For a completely static panorama taken using a tripod I agree APG Fusion gives good results - although you need quite a bit of raw computer power in terms of CPU and RAM for big panos

The main problem is (and even Kolor admit this) that neither anti-ghosting or image alignment is handled well (or at all in some cases). So if you have a bracketed set with any movement contained in the sets, you will get issues arising. This can include clouds, waves, leaves on trees in motion or just general traffic/people. Also, I do quite a bit of panoramic photography hand-held and in these cases the members of the bracketed sets may be framed slightly differently to one another. APG does not handle this either

This is the reason I tend to use Photomatix rather than APG but I do agree with what you said about artifacts appearing. This is particularly true if using the stronger anti-ghosting settings and also if a +EV member is used a the base image

Martin

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Re: Proper HDR workflow

by ungeherr » Thu Nov 16, 2017 1:58 pm

Ok, so the benefit is mainly alignment and ghosting. I thought photomatix would give better and more stunning colors or something. I have a monster computer so performance isn't much of an issue. I captured this place https://tour.swedvr.se/tolv/tolv.html with high ISO and I just tested running some RAWs through Photomatix, but it didn't get any sharper than using only APG.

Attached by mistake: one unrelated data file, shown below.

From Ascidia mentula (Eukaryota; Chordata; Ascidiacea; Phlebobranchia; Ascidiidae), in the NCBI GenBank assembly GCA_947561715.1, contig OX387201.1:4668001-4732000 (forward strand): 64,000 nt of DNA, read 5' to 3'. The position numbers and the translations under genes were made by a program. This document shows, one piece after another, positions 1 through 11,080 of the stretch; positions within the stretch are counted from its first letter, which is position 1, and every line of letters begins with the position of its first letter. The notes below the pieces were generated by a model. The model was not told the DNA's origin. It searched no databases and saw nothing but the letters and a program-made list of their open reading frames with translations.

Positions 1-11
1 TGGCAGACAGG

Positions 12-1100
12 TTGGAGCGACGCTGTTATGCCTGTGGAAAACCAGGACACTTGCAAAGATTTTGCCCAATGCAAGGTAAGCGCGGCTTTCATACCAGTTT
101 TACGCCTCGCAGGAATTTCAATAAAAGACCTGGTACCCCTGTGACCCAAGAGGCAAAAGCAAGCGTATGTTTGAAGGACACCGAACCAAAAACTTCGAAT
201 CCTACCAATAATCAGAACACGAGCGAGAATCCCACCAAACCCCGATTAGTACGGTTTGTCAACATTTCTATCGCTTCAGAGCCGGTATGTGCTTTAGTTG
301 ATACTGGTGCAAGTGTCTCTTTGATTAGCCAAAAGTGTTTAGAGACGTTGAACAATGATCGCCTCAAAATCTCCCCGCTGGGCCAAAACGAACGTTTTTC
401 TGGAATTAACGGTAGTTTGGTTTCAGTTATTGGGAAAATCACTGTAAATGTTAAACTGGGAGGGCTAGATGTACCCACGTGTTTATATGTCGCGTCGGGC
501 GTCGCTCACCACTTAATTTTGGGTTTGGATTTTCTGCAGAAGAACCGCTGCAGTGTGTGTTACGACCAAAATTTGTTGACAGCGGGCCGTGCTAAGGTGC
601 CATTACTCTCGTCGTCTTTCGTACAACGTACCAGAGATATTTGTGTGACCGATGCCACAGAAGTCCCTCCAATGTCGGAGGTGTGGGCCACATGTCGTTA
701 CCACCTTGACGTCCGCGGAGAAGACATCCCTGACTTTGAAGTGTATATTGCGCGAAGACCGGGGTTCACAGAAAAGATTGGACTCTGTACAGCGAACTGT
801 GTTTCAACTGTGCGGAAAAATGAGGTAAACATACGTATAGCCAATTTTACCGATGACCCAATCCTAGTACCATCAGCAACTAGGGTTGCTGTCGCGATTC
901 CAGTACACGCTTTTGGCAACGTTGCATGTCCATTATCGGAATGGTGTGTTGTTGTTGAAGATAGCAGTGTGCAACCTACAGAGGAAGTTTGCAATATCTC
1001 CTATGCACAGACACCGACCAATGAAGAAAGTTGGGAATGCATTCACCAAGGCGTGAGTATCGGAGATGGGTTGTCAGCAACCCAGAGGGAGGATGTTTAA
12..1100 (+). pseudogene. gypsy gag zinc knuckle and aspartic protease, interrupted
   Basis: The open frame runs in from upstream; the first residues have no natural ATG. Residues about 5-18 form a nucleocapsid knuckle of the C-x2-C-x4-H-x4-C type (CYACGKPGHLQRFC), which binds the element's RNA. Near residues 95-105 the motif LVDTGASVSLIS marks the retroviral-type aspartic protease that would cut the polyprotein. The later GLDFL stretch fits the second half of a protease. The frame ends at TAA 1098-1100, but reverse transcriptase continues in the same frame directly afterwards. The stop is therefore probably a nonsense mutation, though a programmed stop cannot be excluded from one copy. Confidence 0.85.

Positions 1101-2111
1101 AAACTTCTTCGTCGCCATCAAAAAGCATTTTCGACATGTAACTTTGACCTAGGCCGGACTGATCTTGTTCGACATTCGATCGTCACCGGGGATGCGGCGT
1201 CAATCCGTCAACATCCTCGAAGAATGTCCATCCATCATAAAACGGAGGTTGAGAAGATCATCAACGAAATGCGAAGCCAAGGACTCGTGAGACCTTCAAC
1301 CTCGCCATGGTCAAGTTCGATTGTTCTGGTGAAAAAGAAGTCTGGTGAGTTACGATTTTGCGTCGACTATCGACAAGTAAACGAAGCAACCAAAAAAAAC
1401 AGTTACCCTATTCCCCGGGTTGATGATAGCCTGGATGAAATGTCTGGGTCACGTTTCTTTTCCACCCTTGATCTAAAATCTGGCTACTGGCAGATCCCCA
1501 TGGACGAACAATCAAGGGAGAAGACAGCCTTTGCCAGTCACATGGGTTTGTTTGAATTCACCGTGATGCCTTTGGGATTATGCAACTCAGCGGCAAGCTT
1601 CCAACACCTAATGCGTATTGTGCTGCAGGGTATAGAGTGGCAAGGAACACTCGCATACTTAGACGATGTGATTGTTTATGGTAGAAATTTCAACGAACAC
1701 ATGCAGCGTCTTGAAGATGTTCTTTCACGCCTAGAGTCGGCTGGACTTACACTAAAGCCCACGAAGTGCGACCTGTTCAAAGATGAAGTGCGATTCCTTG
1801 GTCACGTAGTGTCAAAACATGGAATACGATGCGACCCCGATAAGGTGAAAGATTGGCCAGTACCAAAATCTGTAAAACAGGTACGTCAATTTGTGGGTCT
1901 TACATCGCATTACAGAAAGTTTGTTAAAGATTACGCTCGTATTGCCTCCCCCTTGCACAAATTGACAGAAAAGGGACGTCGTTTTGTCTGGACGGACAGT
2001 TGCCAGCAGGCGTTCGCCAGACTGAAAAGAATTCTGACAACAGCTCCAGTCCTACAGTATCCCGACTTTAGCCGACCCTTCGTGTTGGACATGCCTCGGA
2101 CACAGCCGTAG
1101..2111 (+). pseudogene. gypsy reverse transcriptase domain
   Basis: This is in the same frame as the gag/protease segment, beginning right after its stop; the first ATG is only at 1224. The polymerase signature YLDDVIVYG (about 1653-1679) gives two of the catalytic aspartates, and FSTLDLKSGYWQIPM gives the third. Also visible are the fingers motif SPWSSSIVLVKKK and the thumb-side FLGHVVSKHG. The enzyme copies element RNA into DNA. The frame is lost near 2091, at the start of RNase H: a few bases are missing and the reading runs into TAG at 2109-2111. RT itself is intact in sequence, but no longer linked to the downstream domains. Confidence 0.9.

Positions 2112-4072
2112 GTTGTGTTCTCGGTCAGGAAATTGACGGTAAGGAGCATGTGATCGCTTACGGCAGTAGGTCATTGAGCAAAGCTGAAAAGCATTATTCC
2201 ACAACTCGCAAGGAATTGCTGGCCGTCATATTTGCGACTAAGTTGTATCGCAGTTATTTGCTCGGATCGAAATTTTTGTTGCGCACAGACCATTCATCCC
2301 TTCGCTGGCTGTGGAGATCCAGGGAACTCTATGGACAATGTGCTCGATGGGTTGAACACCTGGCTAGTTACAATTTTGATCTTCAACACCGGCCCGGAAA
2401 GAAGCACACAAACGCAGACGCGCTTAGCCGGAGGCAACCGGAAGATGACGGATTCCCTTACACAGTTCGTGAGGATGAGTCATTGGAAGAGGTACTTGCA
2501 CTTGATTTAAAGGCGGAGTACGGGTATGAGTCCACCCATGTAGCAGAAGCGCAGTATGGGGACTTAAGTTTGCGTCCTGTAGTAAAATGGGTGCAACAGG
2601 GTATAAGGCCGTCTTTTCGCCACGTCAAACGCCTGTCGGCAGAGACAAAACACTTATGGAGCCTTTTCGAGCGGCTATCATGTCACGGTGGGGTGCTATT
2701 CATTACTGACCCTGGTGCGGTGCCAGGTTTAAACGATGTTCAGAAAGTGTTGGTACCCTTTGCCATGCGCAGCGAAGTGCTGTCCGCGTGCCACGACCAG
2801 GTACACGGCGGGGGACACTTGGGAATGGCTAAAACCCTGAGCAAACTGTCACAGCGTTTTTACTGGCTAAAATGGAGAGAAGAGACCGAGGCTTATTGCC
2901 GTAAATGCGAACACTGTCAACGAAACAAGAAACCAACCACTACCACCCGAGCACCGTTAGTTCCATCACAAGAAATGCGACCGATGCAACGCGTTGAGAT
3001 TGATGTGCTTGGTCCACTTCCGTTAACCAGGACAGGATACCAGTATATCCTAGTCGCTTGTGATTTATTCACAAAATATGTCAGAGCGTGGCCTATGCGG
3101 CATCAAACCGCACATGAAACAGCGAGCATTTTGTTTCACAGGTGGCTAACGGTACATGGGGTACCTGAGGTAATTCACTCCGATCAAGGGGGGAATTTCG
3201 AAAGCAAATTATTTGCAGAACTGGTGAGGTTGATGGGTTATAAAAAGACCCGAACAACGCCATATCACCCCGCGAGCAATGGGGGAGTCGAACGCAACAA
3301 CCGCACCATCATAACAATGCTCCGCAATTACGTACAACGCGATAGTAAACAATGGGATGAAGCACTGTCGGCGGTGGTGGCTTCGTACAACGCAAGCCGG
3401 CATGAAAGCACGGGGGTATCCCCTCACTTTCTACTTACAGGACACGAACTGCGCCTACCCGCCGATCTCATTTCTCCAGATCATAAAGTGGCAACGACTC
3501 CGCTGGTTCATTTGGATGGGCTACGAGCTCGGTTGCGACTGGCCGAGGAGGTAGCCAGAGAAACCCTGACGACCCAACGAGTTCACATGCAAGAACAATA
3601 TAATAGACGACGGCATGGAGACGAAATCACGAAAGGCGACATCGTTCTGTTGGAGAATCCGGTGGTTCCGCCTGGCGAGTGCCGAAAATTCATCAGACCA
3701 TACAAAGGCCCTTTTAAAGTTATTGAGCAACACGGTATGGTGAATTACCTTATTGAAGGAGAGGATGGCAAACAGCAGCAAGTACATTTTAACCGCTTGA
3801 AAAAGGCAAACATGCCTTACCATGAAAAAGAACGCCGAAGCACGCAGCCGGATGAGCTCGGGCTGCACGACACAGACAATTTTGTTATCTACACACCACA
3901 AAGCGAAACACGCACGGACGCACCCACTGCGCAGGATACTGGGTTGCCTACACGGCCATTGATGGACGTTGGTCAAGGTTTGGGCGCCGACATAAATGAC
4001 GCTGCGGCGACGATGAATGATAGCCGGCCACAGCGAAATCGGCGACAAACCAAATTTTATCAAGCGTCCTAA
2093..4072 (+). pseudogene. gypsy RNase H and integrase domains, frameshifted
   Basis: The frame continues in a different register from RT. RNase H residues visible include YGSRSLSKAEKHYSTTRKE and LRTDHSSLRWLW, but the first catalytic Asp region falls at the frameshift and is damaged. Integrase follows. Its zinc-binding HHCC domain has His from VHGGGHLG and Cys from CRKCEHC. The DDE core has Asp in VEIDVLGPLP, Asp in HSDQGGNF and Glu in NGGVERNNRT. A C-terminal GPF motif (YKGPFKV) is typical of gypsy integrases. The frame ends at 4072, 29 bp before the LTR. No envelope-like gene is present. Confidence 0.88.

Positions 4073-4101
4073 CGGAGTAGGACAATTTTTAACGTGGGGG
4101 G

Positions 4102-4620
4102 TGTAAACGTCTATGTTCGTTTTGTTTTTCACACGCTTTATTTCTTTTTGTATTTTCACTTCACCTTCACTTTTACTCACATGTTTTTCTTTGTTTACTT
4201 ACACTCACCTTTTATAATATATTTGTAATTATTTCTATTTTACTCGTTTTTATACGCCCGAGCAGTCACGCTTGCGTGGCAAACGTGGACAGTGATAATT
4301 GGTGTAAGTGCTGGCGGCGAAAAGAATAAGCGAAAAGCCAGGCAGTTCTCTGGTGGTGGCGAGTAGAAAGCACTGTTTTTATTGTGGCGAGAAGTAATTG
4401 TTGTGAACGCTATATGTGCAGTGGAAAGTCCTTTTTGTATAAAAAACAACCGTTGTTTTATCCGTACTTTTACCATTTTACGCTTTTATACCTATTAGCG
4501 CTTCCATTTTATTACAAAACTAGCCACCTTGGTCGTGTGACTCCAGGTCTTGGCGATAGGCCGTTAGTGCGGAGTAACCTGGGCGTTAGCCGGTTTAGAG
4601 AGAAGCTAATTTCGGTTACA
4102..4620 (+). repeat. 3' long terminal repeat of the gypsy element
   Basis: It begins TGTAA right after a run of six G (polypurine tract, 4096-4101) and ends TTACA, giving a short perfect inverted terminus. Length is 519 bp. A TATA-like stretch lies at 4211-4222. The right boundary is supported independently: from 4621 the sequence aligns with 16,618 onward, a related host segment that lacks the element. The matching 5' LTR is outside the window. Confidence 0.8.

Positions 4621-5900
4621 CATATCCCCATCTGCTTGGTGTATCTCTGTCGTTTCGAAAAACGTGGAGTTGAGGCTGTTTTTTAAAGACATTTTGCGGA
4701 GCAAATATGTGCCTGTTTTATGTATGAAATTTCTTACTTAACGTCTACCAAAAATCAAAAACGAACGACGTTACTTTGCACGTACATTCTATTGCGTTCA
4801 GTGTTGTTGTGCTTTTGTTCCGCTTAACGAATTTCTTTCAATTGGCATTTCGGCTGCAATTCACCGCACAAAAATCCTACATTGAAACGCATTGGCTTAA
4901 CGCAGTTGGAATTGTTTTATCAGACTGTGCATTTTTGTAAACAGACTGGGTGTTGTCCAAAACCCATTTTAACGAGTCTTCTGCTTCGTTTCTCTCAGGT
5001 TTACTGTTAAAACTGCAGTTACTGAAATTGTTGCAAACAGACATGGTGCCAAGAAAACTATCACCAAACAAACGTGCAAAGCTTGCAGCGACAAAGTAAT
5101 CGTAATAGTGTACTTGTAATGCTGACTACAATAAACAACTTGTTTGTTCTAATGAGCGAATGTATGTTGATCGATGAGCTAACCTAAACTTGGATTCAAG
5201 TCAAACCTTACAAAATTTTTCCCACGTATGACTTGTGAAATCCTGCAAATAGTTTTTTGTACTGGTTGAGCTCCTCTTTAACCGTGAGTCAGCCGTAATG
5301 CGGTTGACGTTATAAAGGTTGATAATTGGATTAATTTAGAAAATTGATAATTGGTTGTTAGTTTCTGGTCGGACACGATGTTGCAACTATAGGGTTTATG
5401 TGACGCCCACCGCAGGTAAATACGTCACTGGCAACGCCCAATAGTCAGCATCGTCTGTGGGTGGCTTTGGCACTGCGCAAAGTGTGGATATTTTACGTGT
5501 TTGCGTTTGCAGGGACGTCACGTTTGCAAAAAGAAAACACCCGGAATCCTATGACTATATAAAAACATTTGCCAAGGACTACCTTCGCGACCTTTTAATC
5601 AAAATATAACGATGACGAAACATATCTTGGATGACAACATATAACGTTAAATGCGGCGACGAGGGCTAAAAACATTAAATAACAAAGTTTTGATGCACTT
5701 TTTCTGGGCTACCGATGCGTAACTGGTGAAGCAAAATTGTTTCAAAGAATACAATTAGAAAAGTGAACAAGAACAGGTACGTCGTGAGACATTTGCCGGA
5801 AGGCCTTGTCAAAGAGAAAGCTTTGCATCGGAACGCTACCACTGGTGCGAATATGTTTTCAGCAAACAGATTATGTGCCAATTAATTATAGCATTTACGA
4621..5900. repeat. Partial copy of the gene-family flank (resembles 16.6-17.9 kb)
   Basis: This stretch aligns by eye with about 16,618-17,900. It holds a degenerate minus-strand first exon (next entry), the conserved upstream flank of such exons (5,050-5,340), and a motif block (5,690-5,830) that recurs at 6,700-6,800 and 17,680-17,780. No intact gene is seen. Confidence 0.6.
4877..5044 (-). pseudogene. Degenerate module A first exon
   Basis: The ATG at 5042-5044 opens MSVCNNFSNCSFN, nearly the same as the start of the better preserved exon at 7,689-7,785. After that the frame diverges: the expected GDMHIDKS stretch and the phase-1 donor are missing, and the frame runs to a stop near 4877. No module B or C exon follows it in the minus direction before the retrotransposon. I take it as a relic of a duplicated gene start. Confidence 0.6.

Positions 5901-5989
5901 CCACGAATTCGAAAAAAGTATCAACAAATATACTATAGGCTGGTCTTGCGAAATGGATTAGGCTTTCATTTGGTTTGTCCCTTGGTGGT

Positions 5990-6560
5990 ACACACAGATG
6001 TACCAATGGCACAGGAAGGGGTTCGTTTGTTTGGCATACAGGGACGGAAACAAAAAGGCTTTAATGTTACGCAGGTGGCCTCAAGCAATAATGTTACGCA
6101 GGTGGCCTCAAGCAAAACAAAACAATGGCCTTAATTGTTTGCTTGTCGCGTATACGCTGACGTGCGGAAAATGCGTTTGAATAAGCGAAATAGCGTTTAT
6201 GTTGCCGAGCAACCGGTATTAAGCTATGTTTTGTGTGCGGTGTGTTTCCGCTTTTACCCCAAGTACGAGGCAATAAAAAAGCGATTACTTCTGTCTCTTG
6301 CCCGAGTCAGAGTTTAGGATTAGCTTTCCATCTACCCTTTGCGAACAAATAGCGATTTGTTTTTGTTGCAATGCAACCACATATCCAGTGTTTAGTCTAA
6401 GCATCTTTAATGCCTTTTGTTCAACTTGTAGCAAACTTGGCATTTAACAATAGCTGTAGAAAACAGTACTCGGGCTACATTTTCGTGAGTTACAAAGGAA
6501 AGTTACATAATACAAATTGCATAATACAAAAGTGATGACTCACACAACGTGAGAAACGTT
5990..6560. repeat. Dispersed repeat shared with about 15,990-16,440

I discovered the benefits with DXO PhotoLab after I made this tour so I believe I could have made it look even better today

This pano uses my new workflow https://tour.swedvr.se/tolv/tolv.html?s=pano12569 but it isn't really comparable to the other panos since it was captured with ISO 250 and most of the tour was captured with ISO 3200-6400.

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Re: Proper HDR workflow

by ungeherr » Fri Nov 17, 2017 4:49 pm

I've now spent a whole working day playing with photomatix and I must admit that it does make a difference.
It's as you say a lot faster to work in APG if I let Photomatix do the heavy lifting. Checking control points goes way faster and it feels like the default stitching is better too. Maybe just my imagination.

However, I find it interesting that you recommend the "Natural" preset. The result is very close to what I achieve with the HDR fusion in APG and both of them have one BIG flaw. They both add virtual achromatic aberration. Sometimes so severe that you need really aggressive setting to remove it and even then, you're not guaranteed to get rid of all of it. Aggressive defringe settings will affect other areas of the image as well so I would actually recommend to not use "Natural" when doing batch processing.

The only safe HDR settings are either based on "Details Enhancer" or the "Contrast Optimizer".

I've attached 6 images based on the HDR fusion in APG with the file name "APG"